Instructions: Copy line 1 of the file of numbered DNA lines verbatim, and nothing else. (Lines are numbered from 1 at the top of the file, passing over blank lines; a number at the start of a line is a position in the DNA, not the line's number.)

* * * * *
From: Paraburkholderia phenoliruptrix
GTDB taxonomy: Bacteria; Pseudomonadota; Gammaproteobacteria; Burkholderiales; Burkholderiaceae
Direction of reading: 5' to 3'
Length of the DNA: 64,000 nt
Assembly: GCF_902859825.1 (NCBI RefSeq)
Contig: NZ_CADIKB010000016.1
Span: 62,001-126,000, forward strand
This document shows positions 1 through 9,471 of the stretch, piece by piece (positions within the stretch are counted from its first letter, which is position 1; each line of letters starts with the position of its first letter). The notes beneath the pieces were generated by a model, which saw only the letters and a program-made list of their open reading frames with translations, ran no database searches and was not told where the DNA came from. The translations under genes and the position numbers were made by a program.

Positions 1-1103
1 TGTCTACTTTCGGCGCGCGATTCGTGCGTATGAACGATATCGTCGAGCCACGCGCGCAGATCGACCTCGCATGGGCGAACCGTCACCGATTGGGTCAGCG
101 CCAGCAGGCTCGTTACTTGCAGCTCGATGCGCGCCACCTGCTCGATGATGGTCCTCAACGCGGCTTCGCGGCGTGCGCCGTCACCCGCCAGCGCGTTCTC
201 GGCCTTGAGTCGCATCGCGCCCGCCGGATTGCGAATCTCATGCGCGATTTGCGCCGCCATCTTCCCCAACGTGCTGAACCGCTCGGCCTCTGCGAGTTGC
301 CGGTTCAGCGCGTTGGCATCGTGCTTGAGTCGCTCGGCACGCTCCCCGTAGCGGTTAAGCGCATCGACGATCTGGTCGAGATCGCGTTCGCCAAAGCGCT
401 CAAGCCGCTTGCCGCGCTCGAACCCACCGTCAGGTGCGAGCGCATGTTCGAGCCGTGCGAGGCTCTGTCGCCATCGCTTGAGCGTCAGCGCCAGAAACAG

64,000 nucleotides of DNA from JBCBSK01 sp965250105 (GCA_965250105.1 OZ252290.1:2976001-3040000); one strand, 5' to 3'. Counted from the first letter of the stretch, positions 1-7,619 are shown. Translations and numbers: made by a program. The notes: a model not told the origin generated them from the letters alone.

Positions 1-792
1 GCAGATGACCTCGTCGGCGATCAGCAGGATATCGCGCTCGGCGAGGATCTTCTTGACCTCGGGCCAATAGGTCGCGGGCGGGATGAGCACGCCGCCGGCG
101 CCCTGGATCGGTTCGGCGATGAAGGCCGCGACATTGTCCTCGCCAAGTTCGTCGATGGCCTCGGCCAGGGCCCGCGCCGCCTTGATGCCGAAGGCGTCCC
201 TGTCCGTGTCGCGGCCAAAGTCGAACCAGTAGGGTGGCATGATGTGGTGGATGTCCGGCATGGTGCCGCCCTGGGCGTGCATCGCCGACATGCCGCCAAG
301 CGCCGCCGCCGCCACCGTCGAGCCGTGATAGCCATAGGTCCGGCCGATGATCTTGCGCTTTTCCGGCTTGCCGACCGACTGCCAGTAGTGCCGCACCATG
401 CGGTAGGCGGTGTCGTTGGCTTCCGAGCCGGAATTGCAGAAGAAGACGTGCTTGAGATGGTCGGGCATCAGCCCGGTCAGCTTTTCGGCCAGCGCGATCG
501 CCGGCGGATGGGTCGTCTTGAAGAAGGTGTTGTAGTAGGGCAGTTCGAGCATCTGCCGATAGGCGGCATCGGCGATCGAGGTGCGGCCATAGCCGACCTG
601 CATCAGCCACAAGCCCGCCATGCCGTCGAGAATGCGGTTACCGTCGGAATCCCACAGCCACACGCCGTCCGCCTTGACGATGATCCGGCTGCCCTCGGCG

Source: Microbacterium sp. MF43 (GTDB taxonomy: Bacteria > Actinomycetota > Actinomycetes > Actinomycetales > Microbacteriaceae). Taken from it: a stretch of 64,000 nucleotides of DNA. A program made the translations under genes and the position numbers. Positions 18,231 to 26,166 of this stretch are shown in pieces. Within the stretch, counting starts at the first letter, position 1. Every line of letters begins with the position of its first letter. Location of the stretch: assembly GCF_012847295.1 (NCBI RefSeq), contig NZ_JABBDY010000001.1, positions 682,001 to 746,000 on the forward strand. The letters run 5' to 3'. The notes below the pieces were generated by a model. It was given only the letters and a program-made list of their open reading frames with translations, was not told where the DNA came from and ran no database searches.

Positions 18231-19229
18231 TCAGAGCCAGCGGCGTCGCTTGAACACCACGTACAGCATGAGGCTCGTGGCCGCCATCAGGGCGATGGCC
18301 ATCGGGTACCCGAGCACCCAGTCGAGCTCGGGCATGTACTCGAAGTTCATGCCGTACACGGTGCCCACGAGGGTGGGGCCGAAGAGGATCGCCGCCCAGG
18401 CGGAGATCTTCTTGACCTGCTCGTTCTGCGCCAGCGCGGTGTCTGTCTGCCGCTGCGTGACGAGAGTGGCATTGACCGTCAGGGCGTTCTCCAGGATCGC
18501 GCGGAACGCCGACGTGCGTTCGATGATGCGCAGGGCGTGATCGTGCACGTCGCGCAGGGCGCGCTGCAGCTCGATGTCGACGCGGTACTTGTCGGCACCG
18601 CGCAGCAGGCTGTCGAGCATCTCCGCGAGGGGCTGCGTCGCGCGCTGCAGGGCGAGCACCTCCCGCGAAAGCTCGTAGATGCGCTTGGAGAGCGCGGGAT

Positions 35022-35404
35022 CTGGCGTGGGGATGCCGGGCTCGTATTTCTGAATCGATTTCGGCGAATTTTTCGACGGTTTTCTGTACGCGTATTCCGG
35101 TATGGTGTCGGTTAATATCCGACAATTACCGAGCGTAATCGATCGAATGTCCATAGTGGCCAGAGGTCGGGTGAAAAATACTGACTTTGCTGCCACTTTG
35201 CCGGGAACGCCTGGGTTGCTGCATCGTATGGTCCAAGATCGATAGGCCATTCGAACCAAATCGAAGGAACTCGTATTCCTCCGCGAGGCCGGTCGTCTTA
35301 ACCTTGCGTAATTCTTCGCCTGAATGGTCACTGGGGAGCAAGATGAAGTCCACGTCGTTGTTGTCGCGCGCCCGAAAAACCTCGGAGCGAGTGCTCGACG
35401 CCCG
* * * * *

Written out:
From: Paraburkholderia phenoliruptrix